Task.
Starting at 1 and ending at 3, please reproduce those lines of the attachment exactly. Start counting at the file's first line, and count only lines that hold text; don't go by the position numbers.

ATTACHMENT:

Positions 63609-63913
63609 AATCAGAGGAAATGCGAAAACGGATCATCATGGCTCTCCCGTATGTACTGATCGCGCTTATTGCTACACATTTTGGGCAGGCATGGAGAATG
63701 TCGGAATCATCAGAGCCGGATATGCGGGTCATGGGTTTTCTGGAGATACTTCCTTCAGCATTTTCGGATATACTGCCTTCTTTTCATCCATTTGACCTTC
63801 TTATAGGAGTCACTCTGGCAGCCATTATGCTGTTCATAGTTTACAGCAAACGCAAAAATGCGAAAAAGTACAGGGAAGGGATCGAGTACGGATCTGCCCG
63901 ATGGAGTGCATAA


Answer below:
Positions 63609-63913
63609 AATCAGAGGAAATGCGAAAACGGATCATCATGGCTCTCCCGTATGTACTGATCGCGCTTATTGCTACACATTTTGGGCAGGCATGGAGAATG
63701 TCGGAATCATCAGAGCCGGATATGCGGGTCATGGGTTTTCTGGAGATACTTCCTTCAGCATTTTCGGATATACTGCCTTCTTTTCATCCATTTGACCTTC